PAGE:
Every offseason, dozens of polished head coaches begin their recruitment of uber-talented high school players in hopes that these teenagers will lead them to glory and triumph and win the National Championship. There’s been much to salivate over, with the likes of Karl-Anthony Towns, Ben Simmons and Jabari Parker in recent classes. However, are these talented rentals really enough to win it all? Or do more experienced, veteran-laden teams taste the ultimate victory? In my findings, quite can be said about the team success of these “one-and-done’s”
Much has been made about the one-and-done rule in college basketball. Proponents of it say that it allows these marquee players a chance at good education, good coaching, and the necessary nurturing to become an NBA star. Not to mention it’s great for the sport, as the NCAA will definitely benefit from showcasing the best amateur ballers in the land. However, some argue that it hinders the opportunity for these players, especially ones in financial turmoil. Why waste one year of college, racking up credits that you know you will never finish, as opposed to playing overseas for a year and making a paycheck and then entering the NBA Draft? Some big-wigs also make the claim that one-and-done’s are destroying college basketball by increasing roster turnover and therefore, continuity, all the while decimating the purported academic roots of college sports. No matter what you make of the hotly-debated subject, the supposed winners of the rule — college basketball coaches and their programs — may not be winning at all.
In doing my due diligence, I took the top six one-and-done’s from the last seven recruiting classes, per 247Sports, based on overall ranking of when they were recruited. For example, the top six players in the 2010 recruiting class were; Harrison Barnes, Kyrie Irving, Josh Selby, Jared Sullinger, Brandon Knight, and Tobias Harris- however, Barnes and Sullinger chose to stay another year at their respective universities, thus eliminating them from this investigation. Instead, I took the next two highest rated players who only played a year of college ball- Cory Joseph and Tristan Thompson, both from Texas. Why only six? Surely I should use more players to get more comprehensive results. Well, contrary to popular belief, there aren’t that many one-and-done’s on a yearly basis. The average is about six, and although in recent years that number goes up, using just the top six makes for more even results.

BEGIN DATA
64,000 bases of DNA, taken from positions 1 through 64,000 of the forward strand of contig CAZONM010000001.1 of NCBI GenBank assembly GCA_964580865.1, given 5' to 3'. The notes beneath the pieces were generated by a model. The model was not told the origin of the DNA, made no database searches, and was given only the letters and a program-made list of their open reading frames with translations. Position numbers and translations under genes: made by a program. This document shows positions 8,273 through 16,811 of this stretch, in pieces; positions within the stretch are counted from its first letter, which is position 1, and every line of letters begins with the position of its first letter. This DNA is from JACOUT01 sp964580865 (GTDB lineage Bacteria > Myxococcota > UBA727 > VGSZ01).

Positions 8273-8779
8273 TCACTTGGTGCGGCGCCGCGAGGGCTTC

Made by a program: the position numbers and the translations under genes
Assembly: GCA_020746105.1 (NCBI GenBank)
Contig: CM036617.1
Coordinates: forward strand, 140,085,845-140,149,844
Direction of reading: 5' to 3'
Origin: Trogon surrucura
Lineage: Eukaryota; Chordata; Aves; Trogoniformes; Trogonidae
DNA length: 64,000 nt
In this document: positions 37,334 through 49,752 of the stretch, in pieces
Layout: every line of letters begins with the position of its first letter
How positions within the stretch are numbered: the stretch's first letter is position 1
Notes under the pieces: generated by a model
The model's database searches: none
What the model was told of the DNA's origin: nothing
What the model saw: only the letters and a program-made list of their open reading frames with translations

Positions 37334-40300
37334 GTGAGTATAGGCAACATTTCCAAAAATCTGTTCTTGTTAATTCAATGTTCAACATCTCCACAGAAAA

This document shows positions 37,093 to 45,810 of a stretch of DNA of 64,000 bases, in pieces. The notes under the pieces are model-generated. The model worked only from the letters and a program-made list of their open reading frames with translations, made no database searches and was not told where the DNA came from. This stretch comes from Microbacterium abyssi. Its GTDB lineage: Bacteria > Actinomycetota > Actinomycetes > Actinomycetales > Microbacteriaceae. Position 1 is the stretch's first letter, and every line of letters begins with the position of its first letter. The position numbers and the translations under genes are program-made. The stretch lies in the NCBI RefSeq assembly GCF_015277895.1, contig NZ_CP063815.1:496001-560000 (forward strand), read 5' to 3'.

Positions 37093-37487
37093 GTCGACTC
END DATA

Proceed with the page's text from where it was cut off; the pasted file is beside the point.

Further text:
From there, I cross-referenced the schools that landed these highly touted recruits with the teams that ended up making the Final Four that year. My finding’s were inconsistent, to say the least. Take the 2015 season, which featured both Karl-Anthony Towns and Jahlil Okafor leading their teams to the Final Four. Unlike in 2013, where none of the top six had a team in the Final Four. In fact, that seemed to be the consensus. In four of the last seven years, ZERO teams with a top six one-and-done player reached the Final Four. In 2011, there was only one: Brandon Knight of Kentucky. Many teams have tried and failed. Bill Self’s 2014 Kansas squad featured Andrew Wiggins and Joel Embiid, superstars in college and the pros. That team, however, failed to reach the Sweet 16. Even the most dominant coach at this level, Coach K, failed to reach the Final Four when he recruited two impressive players- Harry Giles and Frank Jackson. Instead, he saw his most hated rival, UNC, win the Championship that year with a starting lineup of all upperclassmen.
So what does that say about the one-and-done rule? Well, for starters, it means that the best college teams in any given year usually have returning players. It also might be a reason why the rule could be on its way out. Given that many NBA front-office personnel are against the rule, citing one-and-done players lack of readiness for the pros, we could see the rule changed in the near future. And if the teams that have elite veteran players are the ones winning in March, who would really be opposed?
Of course, there has been one exception: the Kentucky Wildcats. Head coach John Calipari has been outspoken on the one-and-done rule and its adversaries. “It’s not broken… They need that (gap) year,” he recently told Fox Sports. And why wouldn’t he be in favor of it? No one has benefited more than Calipari and the Wildcats from this rule. He has recruited at least one, and oftentimes more, top six one-and-done’s every year since 2010. And what has he gotten from it? Just 4 Final Fours and a championship in that time frame. Calipari’s greatest asset as a coach is managing to take an otherworldly collection of 19 year old talent and get them to play together and win big, something no other coach has done recently, not even Krzyzewski. Kentucky basketball is the huge outlier in this study, and given the success Calipari has had with the one-and-done rule, expect him to put up a hell of a fight if the rule ever were to be changed.